Because a risk factor and the cause of a disease may stem from a common factor, for instance a country’s prosperity, it is self-evident that the elimination of the risk factor does not automatically prevent the disease; the main cause is still there.
Let us assume that the real cause of coronary heart disease is car exhaust. (This is most likely totally wrong but that doesn’t matter; I have made this assumption only to demonstrate how factors that vary together may create false associations.) More people are exposed to car exhaust in prosperous countries because cars are more common in prosperous countries, and as we assumed that coronary heart disease was due to car exhaust, heart attacks should also be more common. Logically, death rates from coronary disease in various countries become associated with the number of cars sold. But people in prosperous countries buy many other things more often, for instance television sets, and thus the coronary death rates also become associated with the number of television sets sold. You may therefore call “possession of a television set” a risk factor although it was not the television set but the car exhaust which caused coronary heart disease. Clearly, it is a bad idea to throw the television set out the window to save the heart.
To carry our example one step further, see figure 1C, which shows the correlation between the tax rate and death from heart disease in the municipal tax districts of the county of Stockholm, Sweden. The graph implies that if the municipal tax rate is lowered to 9.95 percent, no one will die from a heart attack—a challenge to all politicians!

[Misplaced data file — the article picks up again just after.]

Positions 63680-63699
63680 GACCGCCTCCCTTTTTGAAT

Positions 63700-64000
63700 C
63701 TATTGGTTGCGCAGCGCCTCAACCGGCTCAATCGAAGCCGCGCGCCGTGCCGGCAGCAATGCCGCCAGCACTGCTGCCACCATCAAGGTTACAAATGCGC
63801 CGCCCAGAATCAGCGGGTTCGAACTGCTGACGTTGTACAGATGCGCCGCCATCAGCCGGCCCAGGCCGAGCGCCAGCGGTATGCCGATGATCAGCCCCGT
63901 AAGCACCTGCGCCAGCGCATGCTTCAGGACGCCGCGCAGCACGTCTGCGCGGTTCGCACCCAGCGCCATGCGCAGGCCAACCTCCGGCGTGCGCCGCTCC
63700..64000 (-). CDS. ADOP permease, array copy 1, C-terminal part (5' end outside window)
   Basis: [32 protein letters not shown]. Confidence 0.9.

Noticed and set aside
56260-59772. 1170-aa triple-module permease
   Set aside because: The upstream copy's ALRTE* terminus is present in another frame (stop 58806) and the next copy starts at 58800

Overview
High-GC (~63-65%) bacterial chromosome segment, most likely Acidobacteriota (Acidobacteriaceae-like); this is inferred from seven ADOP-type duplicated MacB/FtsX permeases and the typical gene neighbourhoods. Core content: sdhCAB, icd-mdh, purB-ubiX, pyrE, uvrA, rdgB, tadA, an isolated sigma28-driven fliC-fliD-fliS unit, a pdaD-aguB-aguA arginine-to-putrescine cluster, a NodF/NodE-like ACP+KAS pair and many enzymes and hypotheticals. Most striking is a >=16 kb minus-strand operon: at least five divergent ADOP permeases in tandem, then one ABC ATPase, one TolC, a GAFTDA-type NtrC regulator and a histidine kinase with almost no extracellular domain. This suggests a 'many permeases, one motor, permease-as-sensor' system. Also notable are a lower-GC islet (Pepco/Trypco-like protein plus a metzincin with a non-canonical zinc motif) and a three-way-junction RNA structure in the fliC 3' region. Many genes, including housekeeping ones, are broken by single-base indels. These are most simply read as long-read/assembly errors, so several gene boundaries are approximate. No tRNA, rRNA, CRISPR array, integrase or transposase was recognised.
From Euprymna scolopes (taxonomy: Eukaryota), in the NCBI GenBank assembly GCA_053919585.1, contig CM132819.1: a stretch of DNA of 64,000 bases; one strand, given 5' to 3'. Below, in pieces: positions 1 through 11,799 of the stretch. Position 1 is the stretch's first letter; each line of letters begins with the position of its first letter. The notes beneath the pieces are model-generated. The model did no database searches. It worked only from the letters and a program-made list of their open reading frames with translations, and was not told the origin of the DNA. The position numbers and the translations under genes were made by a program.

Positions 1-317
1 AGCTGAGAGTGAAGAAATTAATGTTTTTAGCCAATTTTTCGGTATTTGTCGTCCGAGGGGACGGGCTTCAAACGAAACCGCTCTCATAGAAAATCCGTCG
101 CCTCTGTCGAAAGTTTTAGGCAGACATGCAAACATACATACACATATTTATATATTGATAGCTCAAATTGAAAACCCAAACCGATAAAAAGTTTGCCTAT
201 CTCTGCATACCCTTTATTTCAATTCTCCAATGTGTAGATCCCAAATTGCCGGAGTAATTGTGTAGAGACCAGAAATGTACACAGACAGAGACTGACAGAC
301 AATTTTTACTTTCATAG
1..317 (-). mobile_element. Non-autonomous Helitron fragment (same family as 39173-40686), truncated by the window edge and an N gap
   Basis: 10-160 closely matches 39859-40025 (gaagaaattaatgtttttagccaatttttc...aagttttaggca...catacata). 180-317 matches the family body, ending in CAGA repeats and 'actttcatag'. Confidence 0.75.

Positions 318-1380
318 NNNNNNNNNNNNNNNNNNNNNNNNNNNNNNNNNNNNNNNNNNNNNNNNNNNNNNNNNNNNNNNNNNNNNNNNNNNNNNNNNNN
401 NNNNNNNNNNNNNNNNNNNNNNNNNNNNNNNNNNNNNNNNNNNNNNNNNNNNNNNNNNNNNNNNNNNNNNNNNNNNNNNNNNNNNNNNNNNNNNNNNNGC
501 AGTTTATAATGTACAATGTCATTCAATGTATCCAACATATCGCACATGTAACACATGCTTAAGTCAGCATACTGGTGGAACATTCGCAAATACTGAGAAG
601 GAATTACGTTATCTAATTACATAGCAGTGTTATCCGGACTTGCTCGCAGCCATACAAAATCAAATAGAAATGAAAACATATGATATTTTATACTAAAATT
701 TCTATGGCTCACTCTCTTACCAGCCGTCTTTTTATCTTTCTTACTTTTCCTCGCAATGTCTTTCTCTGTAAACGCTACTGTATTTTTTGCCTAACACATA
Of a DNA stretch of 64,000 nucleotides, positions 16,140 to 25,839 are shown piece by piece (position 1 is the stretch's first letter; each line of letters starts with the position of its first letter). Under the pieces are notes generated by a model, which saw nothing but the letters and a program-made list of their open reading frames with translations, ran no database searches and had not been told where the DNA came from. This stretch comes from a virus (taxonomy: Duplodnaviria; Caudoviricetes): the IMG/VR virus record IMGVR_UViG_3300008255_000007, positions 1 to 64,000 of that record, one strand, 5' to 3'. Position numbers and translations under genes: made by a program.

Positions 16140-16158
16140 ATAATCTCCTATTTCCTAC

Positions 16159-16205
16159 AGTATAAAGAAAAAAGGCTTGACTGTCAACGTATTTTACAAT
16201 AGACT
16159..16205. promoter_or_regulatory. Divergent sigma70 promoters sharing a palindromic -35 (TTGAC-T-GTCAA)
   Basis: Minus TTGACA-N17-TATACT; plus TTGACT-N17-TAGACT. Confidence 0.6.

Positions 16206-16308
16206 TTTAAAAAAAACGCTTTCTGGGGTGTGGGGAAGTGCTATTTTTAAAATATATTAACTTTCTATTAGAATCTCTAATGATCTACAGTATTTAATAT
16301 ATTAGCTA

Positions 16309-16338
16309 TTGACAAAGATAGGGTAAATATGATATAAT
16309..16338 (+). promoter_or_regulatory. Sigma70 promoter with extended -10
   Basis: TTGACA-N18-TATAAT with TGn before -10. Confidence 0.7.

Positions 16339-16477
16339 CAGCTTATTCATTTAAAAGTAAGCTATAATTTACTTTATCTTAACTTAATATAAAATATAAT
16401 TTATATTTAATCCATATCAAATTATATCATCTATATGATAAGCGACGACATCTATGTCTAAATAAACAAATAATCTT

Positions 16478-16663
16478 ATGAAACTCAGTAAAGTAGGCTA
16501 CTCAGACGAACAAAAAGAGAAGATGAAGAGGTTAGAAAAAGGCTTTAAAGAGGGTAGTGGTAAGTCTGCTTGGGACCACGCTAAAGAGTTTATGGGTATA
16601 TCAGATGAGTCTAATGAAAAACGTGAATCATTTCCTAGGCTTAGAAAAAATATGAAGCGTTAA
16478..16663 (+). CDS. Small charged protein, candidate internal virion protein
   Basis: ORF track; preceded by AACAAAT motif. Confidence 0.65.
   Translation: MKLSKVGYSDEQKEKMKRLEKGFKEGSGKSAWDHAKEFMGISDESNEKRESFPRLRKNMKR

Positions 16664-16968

Figure 1C. Correlation between tax rate and heart mortality in the municipal tax districts of the county of Stockholm.
Vertical axis: Heart mortality per 100,000; Horizontal axis: Municipal tax rate 1976; percentage
Another example. People with yellow fingers die more often than others from a heart attack. “Yellow fingers” is therefore a risk factor for coronary heart disease. But it doesn’t help to scrub away the yellow color, because the discoloration is due to cigarette smoking. The cause of coronary heart disease is not the yellow color, but either the smoke from the tobacco or the paper, or the mental stress that starts the habit of smoking, or a factor associated with the habit of smoking or the feeling generated by nicotine.
Risk factors do not necessarily produce disease. But most diet-heart supporters rarely distinguish between risk factor and cause. They consider every new risk factor as something that should be reduced or eliminated.
Seven random countries
To prove his idea Dr. Keys organized a study of coronary heart disease in seven countries. To this end he selected sixteen local populations in the Netherlands, Yugoslavia, Finland, Japan, Greece, Italy and the US. Men between the age of 40 and 59 were studied. In cooperation with local doctors, scientists and health authorities anything which might conceivably cause coronary heart disease was investigated. The men were followed for about five years, and all heart symptoms and all deaths were recorded.